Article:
（Contributed by Sylwia）
I attended the 39th Annual Reading for the Love of It Conference earlier this year. The conference had a series of presenters that discussed a variety of teaching strategies and techniques in regards to literacy. The event lasted all day, from 8am to 3:30pm. I enjoyed attending this event as it provided many useful strategies that are especially relevant to me, as my second teachable is English. Last semester, I taught a Grade 12 OSSLT class for students who were not successful on the literacy test. Being in this classroom environment really showed me how important it is to help students build their literacy skills, and how challenging school life and life post-graduation may be without these necessary skills.
One of the presentations that I attended was called “Talk, Talk and More Talk – Developing the Oral Language Skills of Primary Students”. While this was not directed toward teaching in the Intermediate/Senior field, I still learned a lot about the usefulness of building students’ oral language skills. Sue Jackson, the speaker, held the workshop to highlight different strategies to promote oral participation and enhance students’ communication skills. She noted that developing oral language skills is necessary for building the reading and writing skills of young people. In this workshop, we modeled the activities with each other that she discussed. I noticed that these were the same activities that I used to build oral communication with my EFL learners, when I taught in South Korea. I also found the necessity for oral communication to be true with my Grade 12 OSSLT class. By doing a class brainstorming session, a think-pair-share activity, or another activity that asked them to verbalize what they were thinking, it allowed them to be more comfortable with the reading and writing activities. In that sense, this presentation was useful, in the sense that it presented different activities for a teaching technique that I really value in my own classroom.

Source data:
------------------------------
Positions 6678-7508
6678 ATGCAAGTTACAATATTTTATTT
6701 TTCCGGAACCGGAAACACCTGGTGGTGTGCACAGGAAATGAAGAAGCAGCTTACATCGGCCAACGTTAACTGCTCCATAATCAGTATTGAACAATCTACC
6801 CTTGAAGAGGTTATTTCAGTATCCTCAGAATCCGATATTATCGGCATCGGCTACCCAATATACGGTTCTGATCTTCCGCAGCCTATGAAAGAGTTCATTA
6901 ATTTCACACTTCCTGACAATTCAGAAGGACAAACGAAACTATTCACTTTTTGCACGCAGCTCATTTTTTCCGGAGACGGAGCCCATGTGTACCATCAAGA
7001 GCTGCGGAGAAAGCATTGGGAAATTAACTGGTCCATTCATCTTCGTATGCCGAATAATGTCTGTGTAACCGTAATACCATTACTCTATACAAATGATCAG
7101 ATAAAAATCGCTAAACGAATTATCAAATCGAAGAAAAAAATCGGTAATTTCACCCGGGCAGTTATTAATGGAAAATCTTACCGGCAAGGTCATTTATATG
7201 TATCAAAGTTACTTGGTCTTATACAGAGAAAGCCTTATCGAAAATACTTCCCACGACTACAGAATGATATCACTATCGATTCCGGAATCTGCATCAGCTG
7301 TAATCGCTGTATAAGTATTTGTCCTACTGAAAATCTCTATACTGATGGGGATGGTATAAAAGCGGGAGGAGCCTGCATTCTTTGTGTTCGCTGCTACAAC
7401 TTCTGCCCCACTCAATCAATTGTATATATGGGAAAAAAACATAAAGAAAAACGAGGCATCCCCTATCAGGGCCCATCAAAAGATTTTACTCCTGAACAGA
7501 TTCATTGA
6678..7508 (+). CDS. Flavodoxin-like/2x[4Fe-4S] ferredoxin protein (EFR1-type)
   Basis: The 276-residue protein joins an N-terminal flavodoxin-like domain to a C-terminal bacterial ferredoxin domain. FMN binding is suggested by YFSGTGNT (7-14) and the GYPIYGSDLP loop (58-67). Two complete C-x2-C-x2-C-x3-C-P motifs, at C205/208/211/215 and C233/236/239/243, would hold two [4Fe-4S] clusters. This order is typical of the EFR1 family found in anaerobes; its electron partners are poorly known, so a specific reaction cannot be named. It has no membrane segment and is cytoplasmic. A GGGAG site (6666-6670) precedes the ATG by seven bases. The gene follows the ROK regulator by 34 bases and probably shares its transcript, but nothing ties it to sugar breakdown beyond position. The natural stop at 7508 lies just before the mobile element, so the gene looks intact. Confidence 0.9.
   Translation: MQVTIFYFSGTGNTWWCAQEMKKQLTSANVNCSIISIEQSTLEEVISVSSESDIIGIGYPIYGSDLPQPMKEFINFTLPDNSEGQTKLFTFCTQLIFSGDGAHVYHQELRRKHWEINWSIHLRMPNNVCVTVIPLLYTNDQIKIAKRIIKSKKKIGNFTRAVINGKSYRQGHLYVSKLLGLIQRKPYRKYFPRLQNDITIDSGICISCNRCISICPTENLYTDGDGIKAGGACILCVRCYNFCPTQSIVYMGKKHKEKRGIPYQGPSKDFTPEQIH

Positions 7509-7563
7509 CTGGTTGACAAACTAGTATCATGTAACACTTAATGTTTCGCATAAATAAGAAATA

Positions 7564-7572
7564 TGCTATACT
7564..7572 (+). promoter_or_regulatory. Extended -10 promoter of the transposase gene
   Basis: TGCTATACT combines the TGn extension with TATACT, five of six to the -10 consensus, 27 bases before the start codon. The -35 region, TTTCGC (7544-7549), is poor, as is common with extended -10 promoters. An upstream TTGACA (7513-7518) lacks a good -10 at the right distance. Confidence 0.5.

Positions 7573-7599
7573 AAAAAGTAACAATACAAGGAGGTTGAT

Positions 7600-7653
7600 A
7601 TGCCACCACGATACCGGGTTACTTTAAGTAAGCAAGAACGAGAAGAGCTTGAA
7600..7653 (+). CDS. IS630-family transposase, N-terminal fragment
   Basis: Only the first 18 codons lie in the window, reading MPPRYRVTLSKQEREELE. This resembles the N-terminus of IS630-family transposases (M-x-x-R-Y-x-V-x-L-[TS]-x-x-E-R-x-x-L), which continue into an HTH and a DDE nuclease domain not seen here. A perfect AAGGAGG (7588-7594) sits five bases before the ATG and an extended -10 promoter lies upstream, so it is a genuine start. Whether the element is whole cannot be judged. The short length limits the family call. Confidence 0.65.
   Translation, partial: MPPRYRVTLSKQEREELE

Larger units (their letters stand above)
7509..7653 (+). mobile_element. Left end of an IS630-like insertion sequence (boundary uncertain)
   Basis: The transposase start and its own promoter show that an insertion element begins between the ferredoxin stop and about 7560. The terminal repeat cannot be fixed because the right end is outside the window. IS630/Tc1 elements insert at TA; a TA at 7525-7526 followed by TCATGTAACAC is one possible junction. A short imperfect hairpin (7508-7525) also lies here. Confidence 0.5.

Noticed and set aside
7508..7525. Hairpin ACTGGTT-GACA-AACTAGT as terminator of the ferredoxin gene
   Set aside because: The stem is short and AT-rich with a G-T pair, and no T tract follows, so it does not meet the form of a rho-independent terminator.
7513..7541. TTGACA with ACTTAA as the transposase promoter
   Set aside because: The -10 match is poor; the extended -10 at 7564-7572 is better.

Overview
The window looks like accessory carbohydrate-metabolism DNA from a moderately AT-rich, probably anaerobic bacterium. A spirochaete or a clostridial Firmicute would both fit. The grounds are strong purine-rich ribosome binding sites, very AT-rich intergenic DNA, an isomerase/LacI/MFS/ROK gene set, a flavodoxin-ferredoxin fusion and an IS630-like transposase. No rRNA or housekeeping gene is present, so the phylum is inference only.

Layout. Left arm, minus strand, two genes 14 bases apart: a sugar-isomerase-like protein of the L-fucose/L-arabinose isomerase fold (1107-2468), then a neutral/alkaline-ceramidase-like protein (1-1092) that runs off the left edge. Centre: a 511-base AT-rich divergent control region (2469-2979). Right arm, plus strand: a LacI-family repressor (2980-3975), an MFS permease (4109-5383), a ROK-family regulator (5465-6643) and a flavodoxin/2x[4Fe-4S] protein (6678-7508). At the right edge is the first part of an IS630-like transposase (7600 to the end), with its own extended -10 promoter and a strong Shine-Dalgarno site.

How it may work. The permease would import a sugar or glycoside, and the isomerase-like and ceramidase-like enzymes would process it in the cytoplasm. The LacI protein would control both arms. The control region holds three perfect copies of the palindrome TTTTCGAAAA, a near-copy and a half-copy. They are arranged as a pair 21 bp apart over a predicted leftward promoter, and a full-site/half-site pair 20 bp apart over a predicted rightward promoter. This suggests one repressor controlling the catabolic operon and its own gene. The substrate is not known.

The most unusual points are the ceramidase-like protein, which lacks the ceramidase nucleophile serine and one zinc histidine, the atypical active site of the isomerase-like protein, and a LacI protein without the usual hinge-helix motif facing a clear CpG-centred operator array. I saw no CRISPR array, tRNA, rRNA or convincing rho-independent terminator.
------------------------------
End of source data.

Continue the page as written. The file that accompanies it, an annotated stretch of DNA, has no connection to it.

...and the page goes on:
Compared with some other Professional Development activities that I attended, I think this was a useful session, as it allowed me to interact with teachers who have been teaching for a significant amount of time and it gave me some concrete ideas for how to engage my students in oral communication. Unfortunately, this event did not really target the field of Canadian and World Studies, although it would have been interesting to see a presentation about incorporating literacy across subjects, which I am disappointed that I did not have an opportunity to go to.